Monday, March 22, 2010
Spring is officially here and I'm feeling it.
I spent the weekend cleaning. Reorganizing the Humble pantry, finding rogue splatters of macaron batter in the kitchen and attempting to remove it without the aid of a chisel.
I'm also craving warmer weather desserts, like yummy ice cream floats. Of course, since buying a new ice cream maker, I now have plenty of ice cream around that needs a use. Today's Raspberry Ginger Ice Cream Float is Mr. Humble's favorite (that man loves ginger), creating a frosty drink that is creamy, spicy and tart. Sounds interesting, right?
It is and it is good.
This is my easiest ice cream base, a simple mix of fruit, milk, cream and sugar that never lets me down. It requires no cooking, uses no eggs and is ready to churn in less than 5 minutes.
For the non-ginger lovers, you're welcome to omit the candied ginger. Just substitute a teaspoon of vanilla extract for an equally delicious, creamy raspberry ice cream (Try topping it with a cream soda for an amazing float).
Not So Humble Ginger Raspberry Ginger Ice Cream
yields 1.2 quarts
2 cups frozen raspberries
2 cups heavy cream (I'm using 40% milk fat)
1/2 cup whole milk
1 cup plus one tablespoon sugar
1 tablespoon candied ginger, finely minced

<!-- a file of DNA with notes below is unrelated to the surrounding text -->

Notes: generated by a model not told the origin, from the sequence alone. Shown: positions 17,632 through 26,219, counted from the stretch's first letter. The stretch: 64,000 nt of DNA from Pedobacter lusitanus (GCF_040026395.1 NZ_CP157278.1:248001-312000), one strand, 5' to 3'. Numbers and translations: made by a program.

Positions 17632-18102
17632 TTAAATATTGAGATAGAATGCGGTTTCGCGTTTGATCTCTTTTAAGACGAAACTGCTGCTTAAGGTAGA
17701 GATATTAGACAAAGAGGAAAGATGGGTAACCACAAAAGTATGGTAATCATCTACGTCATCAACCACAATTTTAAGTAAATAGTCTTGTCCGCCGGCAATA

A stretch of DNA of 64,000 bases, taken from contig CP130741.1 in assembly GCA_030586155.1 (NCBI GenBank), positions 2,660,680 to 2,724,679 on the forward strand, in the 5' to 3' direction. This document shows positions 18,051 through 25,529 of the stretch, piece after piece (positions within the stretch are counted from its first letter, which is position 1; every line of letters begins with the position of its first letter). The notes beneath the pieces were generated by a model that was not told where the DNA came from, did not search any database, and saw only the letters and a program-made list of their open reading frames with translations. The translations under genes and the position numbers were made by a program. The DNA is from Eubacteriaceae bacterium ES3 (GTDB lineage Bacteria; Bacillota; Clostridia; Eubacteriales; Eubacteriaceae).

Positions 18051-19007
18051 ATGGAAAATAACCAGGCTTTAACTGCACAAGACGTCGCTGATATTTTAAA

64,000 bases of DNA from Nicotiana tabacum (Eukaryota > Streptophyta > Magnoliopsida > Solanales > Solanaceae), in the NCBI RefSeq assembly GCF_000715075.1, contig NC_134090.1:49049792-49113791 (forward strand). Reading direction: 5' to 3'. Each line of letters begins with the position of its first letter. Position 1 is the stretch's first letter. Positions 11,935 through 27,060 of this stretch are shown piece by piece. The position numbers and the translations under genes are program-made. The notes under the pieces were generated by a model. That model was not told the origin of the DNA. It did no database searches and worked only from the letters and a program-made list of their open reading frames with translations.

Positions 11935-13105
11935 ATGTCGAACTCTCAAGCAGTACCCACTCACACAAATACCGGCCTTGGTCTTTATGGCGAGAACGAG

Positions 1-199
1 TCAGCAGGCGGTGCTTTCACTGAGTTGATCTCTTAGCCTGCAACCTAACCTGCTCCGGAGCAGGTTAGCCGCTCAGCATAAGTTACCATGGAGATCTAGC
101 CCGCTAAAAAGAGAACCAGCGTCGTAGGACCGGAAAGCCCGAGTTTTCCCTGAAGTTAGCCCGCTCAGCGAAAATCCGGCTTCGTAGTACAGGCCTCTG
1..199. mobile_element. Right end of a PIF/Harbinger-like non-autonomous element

Toss the raspberries into your food processor and blend until pebbly. Add the sugar and the milk and mix until a slurry forms. (You can strain this mixture if you want a smoother ice cream, however I actually like having the seeds in there.) Add the heavy cream and then blend for a little under 10 seconds. This beats a little air into the ice cream and results in a smooth, creamy and easier to scoop ice cream.
If you're working with frozen berries and chilled ingredients, the mixture is ready to be added to your ice cream maker now. If you substituted fresh berries, chill the mixture in the refrigerator for roughly 30 minutes before churning.
Add the mixture to your ice cream maker and follow the manufacturer's instructions. During the last few minutes of churning, add the finely chopped ginger.
Pour the finished mixture into a container and chill for at least an hour, until firm.
This picture brings out my inner girlie-girl. I love this color.
Okay, turning this into a float...
Does making a float require instructions? Well for those in need of directions: take a couple scoops of the ice cream and top with ginger ale or ginger beer (these are non-alcoholic beverages, mind you).
Pour slowly as it will foam up.
Serve it up in a tall glass with an old fashioned spoon-straw and you've got that ice cream parlor experience right at home.
For an even prettier presentation, toss a couple fresh/frozen raspberries into the bottom of the glass before adding the ice cream.